Another problem related to C-LAMP is the decrease in ROM after surgery.20,21 This decrease is reported to range from 17% to 80% of preoperative ROM.13 Some authors have reported a relationship between postoperative ROM and muscle condition after C-LAMP.22 Further, Takeuchi et al21 reported that modified surgical techniques preserving paraspinal muscles in C-LAMP maintained cervical ROM after surgery. The current study also showed that the S-LAM procedure reduced surgical invasion to the deep extensor muscles and reduced loss of ROM after surgery. Other techniques using decompression for selective laminae have also showed favorable results in neck ROM postoperatively.23 Another possible factor that can cause loss of ROM after C-LAMP is spontaneous fusion of opened laminae.20 Selective laminectomy also has merit at this point because the laminae are usually removed in this procedure. Because cervical ROM is associated with patients' quality of life,24 reducing damage to the muscles using S-LAM is important for improving postoperative outcomes.
This study had the following limitations: (1) The selection of surgical method was not completely randomized; (2) the number of patients included was relatively limited; (3) the authors did not include patients with kyphotic alignment; (4) the authors evaluated neurofunctional scores but not patients' reported outcomes; and (5) the authors compared 1-2–level S-LAM with 3-4–level C-LAMP. Because the 2 procedures are different in size/scope, the results of this study should be carefully interpreted. Comparing S-LAM with conventional wide-range laminoplasty would be more appropriate to show the efficacy of selective decompression. However, laminoplasty generally needs to detach more muscles compared with the microscopic laminectomy technique. Because the purpose of selective decompression is to reduce the invasion to the paravertebral muscles, the authors applied S-LAM while preserving muscles as much as possible. Despite these limitations, to the authors' knowledge this is the first study to prospectively compare the surgical outcomes of S-LAM and C-LAMP, finding that S-LAM reduces complications related to conventional C-LAMP, such as postoperative kyphotic change, sagittal imbalance, and loss of ROM, without decreasing neurological improvement.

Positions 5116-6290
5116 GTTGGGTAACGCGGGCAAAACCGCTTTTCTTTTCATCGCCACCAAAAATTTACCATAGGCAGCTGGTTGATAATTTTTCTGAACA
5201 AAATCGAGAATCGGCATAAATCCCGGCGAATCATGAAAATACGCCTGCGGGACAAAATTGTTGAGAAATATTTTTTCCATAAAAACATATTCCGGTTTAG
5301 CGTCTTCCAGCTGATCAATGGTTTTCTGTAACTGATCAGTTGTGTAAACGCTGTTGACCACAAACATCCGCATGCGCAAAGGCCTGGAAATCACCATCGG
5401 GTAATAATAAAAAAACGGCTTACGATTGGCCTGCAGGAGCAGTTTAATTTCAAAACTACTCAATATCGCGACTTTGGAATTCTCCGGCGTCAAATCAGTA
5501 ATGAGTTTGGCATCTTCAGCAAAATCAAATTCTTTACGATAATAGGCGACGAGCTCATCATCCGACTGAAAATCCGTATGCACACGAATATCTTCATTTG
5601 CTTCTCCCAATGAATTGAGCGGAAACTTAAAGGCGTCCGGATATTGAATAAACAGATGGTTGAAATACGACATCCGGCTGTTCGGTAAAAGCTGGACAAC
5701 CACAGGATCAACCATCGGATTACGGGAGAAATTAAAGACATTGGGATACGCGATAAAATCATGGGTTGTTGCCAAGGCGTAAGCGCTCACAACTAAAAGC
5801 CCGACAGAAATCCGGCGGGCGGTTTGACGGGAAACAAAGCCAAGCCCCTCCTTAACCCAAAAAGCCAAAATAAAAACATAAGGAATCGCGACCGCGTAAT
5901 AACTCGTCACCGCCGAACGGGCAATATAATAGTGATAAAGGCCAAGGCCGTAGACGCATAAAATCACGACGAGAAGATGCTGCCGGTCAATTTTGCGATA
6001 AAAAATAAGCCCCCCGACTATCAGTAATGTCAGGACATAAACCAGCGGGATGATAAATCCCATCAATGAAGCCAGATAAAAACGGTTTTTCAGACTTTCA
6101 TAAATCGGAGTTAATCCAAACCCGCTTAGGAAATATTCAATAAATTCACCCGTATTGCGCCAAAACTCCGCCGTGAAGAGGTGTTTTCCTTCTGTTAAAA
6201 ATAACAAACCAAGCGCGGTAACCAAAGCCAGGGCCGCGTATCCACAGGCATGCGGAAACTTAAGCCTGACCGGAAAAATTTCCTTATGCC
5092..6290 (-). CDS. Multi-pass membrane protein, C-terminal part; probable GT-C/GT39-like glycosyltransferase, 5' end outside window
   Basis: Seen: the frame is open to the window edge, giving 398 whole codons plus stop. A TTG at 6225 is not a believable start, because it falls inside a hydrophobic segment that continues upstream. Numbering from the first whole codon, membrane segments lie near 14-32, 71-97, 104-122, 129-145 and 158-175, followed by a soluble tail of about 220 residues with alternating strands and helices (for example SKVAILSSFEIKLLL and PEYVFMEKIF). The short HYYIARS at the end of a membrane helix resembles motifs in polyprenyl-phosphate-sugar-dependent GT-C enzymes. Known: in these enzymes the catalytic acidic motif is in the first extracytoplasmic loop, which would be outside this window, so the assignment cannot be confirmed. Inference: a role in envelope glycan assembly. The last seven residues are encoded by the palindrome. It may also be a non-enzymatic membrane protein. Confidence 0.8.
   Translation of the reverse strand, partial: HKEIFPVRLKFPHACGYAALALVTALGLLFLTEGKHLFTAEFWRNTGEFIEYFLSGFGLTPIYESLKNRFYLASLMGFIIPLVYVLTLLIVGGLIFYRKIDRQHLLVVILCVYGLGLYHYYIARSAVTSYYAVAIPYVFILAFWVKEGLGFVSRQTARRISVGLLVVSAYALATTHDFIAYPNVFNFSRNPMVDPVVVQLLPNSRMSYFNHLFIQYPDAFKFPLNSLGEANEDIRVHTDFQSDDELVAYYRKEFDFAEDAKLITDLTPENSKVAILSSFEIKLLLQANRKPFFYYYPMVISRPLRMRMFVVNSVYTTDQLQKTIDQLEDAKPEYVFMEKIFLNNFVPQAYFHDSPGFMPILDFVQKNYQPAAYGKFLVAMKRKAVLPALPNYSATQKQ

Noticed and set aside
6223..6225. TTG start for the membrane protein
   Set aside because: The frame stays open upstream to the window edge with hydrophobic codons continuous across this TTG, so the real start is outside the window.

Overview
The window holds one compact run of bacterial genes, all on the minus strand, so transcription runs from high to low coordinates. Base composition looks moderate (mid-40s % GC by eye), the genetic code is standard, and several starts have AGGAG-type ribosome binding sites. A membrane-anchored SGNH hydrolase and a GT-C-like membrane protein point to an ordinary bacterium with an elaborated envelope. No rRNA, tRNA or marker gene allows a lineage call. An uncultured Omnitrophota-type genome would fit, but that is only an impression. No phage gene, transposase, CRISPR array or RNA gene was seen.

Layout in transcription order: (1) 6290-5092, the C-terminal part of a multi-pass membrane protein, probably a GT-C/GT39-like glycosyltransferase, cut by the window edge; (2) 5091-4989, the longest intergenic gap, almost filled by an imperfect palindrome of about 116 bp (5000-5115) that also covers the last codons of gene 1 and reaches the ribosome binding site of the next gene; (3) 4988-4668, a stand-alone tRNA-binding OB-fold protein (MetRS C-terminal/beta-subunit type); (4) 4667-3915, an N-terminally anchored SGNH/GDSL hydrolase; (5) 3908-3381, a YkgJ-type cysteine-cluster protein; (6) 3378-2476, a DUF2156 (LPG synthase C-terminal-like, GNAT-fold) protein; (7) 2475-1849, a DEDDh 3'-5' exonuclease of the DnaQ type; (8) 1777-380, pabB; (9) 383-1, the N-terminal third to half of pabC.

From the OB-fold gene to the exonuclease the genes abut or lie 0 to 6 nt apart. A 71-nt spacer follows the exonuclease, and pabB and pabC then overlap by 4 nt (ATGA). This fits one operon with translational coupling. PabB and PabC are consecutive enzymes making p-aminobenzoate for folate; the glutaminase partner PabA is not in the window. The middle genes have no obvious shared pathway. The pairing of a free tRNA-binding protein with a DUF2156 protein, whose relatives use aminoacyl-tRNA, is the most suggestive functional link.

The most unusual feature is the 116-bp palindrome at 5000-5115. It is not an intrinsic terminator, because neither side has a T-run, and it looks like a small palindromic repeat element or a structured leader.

In this study, S-LAM showed neurological recovery equivalent to that of conventional C-LAMP with reduced intraoperative blood loss. Importantly, postoperative cervical alignment, sagittal balance, and cervical ROM were better preserved in the S-LAM group compared with the C-LAMP group. On the basis of the results of this study, S-LAM is an effective, minimally invasive procedure for patients with spinal cord compression at limited levels.
- Hirabayashi K, Satomi K. Operative procedure and results of expansive open-door laminoplasty. Spine. 1988;13(7):870–876. doi:10.1097/00007632-198807000-00032 [CrossRef] PMID:3143157
- Hyun SJ, Rhim SC, Roh SW, Kang SH, Riew KD. The time course of range of motion loss after cervical laminoplasty: a prospective study with minimum two-year follow-up. Spine. 2009;34(11):1134–1139. doi:10.1097/BRS.0b013e31819c389b [CrossRef] PMID:19444059
- Machino M, Yukawa Y, Hida T, et al. Cervical alignment and range of motion after laminoplasty: radiographical data from more than 500 cases with cervical spondylotic myelopathy and a review of the literature. Spine. 2012;37(20):E1243–E1250. doi:10.1097/BRS.0b013e3182659d3e [CrossRef] PMID:22739671